Inhibitors, protacs and molecular glues as diverse therapeutic modalities to target cyclin-dependent kinase

Sandeep Rana, Jayapal Reddy Mallareddy, Sarbjit Singh, Lidia Boghean, Amarnath Natarajan

Research output: Contribution to journalReview articlepeer-review

3 Scopus citations

Abstract

The cyclin-dependent kinase (CDK) family of proteins play prominent roles in transcription, mRNA processing, and cell cycle regulation, making them attractive cancer targets. Palbociclib was the first FDA-approved CDK inhibitor that non-selectively targets the ATP binding sites of CDK4 and CDK6. In this review, we will briefly inventory CDK inhibitors that are either part of over 30 active clinical trials or recruiting patients. The lack of selectivity among CDKs and dose-limiting toxicities are major challenges associated with the development of CDK inhibitors. Proteolysis Targeting Chimeras (PROTACs) and Molecular Glues have emerged as alternative therapeutic modalities to target proteins. PROTACs and Molecular glues utilize the cellular protein degradation machinery to destroy the target protein. PROTACs are heterobifunctional molecules that form a ternary complex with the target protein and E3-ligase by making two distinct small molecule–protein interactions. On the other hand, Molecular glues function by converting the target protein into a “neo-substrate” for an E3 ligase. Unlike small molecule inhibitors, preclinical studies with CDK targeted PROTACs have exhibited improved CDK selectivity. Moreover, the efficacy of PROTACs and molecular glues are not tied to the dose of these molecular entities but to the formation of the ternary complex. Here, we provide an overview of PROTACs and molecular glues that modulate CDK function as emerging therapeutic modalities.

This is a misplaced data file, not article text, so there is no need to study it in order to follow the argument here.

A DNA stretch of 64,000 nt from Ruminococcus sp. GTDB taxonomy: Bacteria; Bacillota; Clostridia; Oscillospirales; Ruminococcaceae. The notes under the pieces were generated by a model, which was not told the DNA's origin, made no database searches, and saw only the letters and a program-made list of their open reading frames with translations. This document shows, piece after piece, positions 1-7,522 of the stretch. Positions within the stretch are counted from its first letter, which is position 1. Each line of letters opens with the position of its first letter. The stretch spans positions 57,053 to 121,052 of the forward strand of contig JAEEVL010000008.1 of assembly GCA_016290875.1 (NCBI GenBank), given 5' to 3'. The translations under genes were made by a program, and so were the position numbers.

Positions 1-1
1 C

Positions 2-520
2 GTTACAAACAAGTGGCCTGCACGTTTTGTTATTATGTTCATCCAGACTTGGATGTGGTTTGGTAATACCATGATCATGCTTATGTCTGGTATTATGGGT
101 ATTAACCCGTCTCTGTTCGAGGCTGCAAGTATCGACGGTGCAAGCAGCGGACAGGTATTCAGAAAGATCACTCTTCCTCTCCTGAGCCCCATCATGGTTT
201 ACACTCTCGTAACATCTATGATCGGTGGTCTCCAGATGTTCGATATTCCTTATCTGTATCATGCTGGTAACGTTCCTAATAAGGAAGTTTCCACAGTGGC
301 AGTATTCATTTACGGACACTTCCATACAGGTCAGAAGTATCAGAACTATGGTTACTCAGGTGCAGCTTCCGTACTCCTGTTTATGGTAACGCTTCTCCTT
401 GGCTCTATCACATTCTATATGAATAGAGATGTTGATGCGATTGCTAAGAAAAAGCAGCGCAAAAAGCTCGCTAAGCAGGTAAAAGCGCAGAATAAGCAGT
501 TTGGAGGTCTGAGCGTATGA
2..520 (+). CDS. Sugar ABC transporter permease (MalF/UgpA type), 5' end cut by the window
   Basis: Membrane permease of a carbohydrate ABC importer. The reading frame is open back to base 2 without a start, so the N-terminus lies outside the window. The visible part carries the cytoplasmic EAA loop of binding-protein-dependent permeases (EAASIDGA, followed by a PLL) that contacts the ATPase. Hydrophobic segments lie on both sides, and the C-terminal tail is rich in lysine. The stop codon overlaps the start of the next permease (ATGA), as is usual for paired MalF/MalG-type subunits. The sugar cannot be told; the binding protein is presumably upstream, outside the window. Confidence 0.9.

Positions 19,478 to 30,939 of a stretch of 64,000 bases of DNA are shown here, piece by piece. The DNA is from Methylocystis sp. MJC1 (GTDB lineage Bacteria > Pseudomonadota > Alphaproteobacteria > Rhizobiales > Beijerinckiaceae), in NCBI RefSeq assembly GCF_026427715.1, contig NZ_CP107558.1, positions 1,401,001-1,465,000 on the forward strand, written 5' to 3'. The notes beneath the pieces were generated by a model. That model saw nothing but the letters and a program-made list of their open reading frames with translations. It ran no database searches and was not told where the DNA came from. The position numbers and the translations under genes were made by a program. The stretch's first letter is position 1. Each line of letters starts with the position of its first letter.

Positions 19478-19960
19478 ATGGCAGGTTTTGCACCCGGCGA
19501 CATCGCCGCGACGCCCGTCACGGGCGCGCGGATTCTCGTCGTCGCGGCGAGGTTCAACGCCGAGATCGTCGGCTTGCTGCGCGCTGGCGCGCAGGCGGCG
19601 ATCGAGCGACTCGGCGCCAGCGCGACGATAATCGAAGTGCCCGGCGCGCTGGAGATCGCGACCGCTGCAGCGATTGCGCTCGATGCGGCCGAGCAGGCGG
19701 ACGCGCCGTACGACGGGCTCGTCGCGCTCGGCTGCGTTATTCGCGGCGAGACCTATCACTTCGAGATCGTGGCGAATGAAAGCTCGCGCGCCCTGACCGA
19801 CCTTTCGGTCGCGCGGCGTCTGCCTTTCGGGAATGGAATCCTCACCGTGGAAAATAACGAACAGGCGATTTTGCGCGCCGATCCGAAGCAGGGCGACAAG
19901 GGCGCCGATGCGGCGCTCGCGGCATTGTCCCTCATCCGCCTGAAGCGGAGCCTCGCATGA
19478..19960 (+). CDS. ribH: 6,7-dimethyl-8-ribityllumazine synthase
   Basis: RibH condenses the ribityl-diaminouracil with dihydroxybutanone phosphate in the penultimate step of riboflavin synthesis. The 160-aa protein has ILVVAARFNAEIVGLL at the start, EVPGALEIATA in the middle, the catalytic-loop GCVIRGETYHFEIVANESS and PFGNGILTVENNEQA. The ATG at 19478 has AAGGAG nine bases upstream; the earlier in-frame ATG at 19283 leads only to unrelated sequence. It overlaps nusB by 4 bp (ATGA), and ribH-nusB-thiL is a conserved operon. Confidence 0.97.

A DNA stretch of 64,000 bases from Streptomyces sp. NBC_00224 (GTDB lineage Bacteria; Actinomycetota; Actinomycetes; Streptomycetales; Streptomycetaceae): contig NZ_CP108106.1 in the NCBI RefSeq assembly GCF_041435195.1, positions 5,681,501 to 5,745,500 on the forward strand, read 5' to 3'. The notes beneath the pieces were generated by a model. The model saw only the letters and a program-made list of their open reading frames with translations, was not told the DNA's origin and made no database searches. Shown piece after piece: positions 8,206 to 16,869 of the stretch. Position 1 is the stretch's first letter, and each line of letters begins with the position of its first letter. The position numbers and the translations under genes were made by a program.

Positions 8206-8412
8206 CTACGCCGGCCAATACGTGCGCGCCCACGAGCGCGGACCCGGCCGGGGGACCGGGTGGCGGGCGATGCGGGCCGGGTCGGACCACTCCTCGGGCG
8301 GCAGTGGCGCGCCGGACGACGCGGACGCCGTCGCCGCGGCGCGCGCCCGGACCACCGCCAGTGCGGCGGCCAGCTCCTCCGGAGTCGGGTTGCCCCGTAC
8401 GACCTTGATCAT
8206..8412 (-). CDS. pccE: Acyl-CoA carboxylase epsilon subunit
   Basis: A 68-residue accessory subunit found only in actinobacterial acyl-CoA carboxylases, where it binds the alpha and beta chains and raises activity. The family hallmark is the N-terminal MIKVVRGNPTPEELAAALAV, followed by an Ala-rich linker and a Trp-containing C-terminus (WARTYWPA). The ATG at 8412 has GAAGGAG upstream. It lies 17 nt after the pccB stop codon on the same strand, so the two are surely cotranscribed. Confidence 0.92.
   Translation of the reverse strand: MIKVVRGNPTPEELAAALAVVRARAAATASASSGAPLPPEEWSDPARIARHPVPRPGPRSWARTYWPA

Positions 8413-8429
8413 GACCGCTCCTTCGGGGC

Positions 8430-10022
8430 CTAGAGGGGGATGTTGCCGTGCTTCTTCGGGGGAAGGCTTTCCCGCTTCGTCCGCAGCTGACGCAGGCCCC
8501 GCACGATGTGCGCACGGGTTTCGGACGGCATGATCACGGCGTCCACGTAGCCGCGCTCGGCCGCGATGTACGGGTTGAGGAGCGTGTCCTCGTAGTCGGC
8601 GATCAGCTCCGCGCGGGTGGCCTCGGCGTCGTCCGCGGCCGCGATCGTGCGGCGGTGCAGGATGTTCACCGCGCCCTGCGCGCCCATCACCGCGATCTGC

Original languageEnglish (US)
Article number5506
JournalCancers
Volume13
Issue number21
DOIs
StatePublished - Nov 1 2021
Externally publishedYes

Keywords

  • CDK
  • Cancer
  • Kinase
  • Molecular glue
  • PROTAC

ASJC Scopus subject areas

  • Oncology
  • Cancer Research

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